Today's blog post lines up with our 400th episode of the Crush the Rush Podcast. As I've shared before, the podcast is the start of our long-from content, how we repurpose so much content, and how I can build my business without social media. Here's how it all started.
I had an idea to create a podcast and in my manifesting generator/enneagram 3 way, bought a microphone on Amazon, wrote the first episode, recorded it, and launched it in less than two weeks.
Would I do it that way if I had to launch a podcast again now? No.
Am I glad I did?
The podcast has changed my entire life
- We have been ranked in the top 100, 73 is our best so far.
- I have had the honor of interviewing the likes of Jenna Kutcher, Anthony Trucks, Amy Porterfield, and more. (Did I think that was even possible? No).
- Almost 90% of our clients come from the podcast, which has created this content machine for us.
But it also uncovered a passion I have for speaking. After I left my corporate job and was starting to see how powerful podcasts could be, I decided to go on a speaking tour. I had more time, right? Well in true Holly fashion, I have a hard time doing things small. And in one year (2022 - 2023) spoke on over 300 podcasts.
This means in total, I have been on (including my own) 700 podcast episodes.
Like what? It stops me in my tracks too.
So I thought it would be fun to share what I have learned along the way. Because that is 700 epsiodes which means 700 amazing people. 21,000 minutes, 350 hours of interviews (if the average episode is 30 minutes).
What I've learned
1) Most people quit.
If you can be consistent you will succeed. Even if it isn't at the thing you think you should be succeeding at. Most people who start a podcast quit after the first season or the first few episodes. Or even the first few pitches or the first few editing sessions.
Regardless of if you have a podcast or not, what if you just followed through? So often I hear, "It's not working" or, "I think I should pivot." My question back to you is, "How long have you been consistent?"
As James Clear
says, "Sometimes all you need for exceptional results is average effort repeated for an above-average amount of time."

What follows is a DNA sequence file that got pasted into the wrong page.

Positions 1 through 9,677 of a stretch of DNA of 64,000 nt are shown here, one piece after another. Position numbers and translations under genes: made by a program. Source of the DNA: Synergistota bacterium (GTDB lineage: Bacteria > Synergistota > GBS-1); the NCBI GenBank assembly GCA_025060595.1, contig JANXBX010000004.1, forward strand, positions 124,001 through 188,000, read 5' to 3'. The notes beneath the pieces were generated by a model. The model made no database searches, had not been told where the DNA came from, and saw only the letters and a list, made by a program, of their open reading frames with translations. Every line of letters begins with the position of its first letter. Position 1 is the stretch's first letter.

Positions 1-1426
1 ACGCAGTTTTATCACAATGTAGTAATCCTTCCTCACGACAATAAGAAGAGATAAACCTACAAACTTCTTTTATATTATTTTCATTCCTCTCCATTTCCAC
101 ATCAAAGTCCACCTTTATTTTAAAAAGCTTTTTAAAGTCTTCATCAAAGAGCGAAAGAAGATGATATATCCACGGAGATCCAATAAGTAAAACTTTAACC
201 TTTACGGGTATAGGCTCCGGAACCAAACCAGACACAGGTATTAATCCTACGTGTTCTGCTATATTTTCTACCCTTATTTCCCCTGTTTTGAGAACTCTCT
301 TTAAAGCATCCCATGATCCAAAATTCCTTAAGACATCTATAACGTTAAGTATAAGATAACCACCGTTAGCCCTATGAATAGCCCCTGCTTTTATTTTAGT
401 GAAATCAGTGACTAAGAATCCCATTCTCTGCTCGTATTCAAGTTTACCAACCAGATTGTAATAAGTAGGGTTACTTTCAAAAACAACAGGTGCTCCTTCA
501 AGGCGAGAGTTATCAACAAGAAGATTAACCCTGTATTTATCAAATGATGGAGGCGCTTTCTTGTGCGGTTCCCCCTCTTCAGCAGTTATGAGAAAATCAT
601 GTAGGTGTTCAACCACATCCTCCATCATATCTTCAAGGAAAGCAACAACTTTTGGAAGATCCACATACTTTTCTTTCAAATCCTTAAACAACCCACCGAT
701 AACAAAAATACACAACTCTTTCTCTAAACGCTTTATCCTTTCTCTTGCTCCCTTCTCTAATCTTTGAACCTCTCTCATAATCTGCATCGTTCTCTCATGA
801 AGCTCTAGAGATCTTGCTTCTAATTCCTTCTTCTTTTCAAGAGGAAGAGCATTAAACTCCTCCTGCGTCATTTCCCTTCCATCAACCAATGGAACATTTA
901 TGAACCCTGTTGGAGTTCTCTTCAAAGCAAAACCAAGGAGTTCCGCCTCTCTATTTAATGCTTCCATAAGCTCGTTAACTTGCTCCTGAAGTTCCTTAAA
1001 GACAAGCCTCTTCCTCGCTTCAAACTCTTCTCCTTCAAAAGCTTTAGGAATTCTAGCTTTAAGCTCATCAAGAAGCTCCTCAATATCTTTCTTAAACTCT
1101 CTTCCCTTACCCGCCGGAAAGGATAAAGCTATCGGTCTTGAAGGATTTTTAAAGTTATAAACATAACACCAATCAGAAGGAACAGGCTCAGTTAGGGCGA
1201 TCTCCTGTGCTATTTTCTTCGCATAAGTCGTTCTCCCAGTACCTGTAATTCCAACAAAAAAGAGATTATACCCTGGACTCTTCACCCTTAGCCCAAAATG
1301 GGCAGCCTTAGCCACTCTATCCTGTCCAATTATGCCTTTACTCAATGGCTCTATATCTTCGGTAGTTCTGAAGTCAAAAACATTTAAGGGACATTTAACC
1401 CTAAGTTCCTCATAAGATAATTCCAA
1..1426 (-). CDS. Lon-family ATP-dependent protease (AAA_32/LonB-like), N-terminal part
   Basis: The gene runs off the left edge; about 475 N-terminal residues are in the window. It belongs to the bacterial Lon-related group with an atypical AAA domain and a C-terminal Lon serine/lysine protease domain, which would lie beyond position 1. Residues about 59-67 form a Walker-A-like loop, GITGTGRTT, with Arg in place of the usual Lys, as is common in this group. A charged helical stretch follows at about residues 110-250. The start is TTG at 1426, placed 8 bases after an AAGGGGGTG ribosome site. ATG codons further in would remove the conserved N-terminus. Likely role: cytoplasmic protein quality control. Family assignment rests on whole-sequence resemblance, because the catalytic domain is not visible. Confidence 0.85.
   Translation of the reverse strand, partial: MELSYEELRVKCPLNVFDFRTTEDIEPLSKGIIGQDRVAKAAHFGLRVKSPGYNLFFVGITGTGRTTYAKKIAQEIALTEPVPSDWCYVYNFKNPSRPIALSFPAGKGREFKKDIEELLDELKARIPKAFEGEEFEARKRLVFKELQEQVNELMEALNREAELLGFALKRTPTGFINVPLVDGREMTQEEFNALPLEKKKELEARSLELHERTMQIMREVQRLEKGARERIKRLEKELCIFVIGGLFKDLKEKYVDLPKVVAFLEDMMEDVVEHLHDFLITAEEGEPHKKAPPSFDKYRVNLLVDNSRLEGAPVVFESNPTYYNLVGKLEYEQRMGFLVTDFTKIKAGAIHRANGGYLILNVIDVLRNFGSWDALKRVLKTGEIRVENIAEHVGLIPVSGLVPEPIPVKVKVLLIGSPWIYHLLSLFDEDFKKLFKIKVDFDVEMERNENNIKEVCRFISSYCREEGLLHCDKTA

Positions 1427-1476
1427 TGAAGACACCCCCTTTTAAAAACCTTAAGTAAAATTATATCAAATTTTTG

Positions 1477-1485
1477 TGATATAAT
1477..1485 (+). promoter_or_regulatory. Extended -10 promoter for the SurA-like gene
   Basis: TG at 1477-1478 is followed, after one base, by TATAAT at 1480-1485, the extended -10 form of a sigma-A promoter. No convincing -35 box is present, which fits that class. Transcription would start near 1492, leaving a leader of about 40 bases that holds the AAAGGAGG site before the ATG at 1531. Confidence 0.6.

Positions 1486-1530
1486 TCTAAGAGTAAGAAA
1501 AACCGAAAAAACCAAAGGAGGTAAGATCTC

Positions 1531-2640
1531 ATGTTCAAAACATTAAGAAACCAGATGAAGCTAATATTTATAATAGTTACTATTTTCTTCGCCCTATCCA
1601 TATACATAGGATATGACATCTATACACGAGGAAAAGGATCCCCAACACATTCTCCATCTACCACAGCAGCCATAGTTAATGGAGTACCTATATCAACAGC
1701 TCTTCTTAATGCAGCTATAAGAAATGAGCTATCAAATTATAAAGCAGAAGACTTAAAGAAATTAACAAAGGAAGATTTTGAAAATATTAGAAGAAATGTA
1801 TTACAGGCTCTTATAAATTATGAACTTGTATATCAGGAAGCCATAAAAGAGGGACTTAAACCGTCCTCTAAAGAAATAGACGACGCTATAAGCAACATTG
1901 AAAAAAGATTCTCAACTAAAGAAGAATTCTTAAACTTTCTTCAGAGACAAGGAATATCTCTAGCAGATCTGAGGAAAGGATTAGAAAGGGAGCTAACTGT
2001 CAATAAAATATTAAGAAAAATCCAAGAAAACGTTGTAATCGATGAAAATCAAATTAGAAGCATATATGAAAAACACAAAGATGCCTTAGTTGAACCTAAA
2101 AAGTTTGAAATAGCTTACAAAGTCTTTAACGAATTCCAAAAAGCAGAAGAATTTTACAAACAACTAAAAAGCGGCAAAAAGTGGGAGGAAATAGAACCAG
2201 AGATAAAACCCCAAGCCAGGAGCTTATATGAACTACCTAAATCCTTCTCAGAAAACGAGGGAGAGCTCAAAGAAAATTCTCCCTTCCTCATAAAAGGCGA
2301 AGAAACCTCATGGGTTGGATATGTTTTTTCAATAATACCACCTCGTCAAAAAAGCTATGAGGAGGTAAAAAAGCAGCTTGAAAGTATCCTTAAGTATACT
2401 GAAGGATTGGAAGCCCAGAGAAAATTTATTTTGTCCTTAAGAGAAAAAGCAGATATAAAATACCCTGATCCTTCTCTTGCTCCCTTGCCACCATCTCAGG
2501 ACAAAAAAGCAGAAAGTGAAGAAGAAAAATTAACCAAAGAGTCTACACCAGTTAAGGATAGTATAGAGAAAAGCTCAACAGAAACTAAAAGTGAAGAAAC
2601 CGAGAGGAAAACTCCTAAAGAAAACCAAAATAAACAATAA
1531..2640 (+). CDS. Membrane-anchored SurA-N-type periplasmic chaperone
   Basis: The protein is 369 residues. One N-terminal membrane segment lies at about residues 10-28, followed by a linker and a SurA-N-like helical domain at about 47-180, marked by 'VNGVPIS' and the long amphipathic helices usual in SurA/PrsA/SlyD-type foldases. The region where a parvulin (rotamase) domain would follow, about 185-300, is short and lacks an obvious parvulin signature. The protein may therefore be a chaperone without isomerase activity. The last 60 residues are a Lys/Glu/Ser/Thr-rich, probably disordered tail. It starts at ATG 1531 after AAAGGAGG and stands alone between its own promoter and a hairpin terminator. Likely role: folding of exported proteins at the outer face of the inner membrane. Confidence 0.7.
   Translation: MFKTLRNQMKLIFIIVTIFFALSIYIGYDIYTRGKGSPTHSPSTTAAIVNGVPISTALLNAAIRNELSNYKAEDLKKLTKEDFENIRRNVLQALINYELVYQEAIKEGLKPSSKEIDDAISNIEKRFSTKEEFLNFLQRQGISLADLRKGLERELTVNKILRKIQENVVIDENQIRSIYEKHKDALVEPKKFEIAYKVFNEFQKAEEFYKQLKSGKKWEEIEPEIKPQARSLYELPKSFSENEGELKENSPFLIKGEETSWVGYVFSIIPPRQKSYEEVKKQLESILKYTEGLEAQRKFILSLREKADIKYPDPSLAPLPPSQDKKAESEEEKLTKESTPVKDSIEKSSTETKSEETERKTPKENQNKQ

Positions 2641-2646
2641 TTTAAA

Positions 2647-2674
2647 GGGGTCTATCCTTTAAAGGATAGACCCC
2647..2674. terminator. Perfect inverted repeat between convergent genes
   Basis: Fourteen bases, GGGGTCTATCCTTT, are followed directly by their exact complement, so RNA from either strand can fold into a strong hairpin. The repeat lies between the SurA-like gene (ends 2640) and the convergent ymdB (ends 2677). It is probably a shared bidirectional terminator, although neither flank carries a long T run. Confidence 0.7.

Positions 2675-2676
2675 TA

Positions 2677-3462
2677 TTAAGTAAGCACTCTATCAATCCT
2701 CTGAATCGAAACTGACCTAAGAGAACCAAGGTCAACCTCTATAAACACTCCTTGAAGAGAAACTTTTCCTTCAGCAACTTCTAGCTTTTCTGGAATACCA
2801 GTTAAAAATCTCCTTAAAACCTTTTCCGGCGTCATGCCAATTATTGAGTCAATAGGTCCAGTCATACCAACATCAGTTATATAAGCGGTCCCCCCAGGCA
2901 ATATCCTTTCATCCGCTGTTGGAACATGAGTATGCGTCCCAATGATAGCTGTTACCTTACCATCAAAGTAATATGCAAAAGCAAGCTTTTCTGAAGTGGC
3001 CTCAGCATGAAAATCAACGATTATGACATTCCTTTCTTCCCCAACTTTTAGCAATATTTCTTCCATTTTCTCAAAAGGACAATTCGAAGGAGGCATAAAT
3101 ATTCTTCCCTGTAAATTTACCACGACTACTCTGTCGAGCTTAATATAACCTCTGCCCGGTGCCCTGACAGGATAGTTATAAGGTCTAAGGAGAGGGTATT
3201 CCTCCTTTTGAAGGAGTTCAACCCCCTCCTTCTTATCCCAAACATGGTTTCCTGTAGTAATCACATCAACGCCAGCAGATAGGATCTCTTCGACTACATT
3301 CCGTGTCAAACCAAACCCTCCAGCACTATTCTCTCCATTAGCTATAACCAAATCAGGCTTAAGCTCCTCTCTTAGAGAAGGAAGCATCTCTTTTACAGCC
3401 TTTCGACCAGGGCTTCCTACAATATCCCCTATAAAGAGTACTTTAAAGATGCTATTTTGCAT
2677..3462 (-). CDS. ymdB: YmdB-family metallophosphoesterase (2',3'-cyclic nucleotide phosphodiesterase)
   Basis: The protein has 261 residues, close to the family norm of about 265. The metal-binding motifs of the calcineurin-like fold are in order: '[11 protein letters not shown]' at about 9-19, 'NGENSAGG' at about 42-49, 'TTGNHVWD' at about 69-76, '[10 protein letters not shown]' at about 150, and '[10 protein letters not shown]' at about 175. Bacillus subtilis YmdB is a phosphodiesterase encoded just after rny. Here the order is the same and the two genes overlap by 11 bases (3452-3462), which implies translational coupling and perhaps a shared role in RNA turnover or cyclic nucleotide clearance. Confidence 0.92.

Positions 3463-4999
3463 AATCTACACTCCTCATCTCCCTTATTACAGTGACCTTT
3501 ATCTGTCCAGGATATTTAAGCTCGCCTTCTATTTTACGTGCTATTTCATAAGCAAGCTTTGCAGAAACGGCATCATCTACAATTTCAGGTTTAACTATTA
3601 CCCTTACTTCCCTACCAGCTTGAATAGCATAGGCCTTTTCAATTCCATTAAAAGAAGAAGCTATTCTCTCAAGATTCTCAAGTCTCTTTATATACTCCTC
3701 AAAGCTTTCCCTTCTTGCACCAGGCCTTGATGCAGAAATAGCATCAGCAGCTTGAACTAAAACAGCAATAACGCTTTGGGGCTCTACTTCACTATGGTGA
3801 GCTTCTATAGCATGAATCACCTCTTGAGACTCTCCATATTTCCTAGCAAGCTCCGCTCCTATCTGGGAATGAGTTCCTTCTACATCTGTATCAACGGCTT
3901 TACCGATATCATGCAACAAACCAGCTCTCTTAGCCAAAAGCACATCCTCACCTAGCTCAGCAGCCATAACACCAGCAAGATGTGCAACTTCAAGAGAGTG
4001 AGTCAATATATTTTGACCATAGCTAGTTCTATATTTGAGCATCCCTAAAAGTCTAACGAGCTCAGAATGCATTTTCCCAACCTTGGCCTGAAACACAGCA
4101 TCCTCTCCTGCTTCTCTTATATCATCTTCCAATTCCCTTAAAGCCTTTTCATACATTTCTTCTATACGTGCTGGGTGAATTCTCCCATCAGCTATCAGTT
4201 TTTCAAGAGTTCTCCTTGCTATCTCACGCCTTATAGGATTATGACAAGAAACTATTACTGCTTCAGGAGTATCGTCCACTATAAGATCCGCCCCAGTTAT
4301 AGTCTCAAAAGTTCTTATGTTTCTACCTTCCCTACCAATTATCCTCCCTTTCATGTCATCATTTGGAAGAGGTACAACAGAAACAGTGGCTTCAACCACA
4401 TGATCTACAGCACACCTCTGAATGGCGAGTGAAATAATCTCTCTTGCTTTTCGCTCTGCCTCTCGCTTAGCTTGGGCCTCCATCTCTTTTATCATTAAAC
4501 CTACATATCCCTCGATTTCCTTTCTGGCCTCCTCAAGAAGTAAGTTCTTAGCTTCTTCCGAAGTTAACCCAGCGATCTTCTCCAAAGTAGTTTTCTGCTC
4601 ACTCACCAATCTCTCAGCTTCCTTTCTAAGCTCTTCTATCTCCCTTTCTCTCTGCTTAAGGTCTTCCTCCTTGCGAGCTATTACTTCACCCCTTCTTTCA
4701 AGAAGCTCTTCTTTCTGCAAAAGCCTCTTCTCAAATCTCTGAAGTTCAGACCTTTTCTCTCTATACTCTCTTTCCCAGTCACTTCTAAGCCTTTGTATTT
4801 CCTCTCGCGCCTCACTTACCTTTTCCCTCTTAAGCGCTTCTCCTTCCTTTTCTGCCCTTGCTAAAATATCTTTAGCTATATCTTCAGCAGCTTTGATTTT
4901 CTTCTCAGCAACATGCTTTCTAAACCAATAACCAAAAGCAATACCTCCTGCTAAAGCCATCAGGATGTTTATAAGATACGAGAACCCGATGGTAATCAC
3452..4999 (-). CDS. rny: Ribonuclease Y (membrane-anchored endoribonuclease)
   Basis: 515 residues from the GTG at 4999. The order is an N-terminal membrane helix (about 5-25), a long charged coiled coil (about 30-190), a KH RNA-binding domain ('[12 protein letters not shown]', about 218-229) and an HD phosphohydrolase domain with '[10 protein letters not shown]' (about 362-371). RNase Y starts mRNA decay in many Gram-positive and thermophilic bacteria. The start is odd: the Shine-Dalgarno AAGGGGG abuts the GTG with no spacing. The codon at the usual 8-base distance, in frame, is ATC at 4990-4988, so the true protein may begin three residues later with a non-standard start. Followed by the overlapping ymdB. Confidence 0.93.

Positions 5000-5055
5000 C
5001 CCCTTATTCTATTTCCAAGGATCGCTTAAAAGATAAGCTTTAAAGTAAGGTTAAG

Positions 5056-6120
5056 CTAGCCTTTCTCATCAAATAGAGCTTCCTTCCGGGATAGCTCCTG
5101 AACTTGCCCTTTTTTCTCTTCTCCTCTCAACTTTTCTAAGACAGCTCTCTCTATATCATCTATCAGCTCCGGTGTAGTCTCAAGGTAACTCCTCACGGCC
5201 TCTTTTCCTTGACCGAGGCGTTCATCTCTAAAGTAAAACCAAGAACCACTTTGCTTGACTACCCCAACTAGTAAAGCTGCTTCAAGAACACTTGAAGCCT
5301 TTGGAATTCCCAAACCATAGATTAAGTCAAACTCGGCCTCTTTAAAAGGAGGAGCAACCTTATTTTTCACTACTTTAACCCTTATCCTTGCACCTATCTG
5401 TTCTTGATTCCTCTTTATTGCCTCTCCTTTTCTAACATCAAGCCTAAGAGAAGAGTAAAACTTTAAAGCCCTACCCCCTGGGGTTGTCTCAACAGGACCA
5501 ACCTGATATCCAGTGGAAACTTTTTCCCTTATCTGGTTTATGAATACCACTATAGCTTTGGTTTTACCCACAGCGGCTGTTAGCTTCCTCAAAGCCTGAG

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2) Be Intentional.
I think my biggest pet peeve is when people show up unprepared. I show up for an interview on their show, they have no idea who I am, haven't thought about what to ask, and are just winging it. Which I get, but you have to be intentional.
With any content, ask yourself, "Why am I putting it out in the world? What is my intention?" Don't just post to post or record to record. It has to be more than checking it off your list.
As someone who is being interviewed, I want to know what the goal of the show is so I can help them be successful. As an interviewer I want to make sure I highlight your best work.
Be intentional about what you are sharing so that it has a purpose. It's not just noise.
3) You have to love it.
Deep down I really love speaking on podcasts. I teach better when I talk. I move my hands, I get excited. I dress in my brand colors. I geek out about the strategy behind sharing our resources - heck we created a whole program around networking organically because of this (hello, Anti-Social School
My point in sharing this is you have to truly enjoy what you do. If I hated speaking, 700 podcasts would literally kill me. It wouldn't happen.
If I didn't love strategy, I couldn't have written over 400 episodes with a list of 100 more ideas.
If I didn't believe in the power of networking down to my core, I wouldn't follow through on all the steps it takes to create meaningful relationships and put out content that matters.
But I love it.
When you think about running a business, what do you love? Do more of that. What I love and what you love might be totally different. But that is OK, we don't have to all fit in the same spot.
Our entire business is basically structured around the content of this podcast. But it is because that is what I love. If our business was based around me creating TikTok videos, it would fail. There would not be 700 posts because it is not aligned with me.
So while these lessons aren't exactly about podcating, I hope you start to think about celebrating business milestones differently.
- Consistency trumps talent.
- Be intentional. Your success is dependent on consistent action over time with sincere effort and intelligent execution. Not a fancy plan.
- You have to want it. You have to love it. You have to literally feel the excitement in your soul of putting this out into the world.
When you do that, magic happens. And the best part, your strategy is completely your own.
Thank you for being here! We are just getting started.
About the author
Holly Haynes is a business strategist who loves a good plan and flow chart. She is crazy passionate about teaching women like you how to build your dream job and scale to 6-figures without sacrificing your weekends or priorities.
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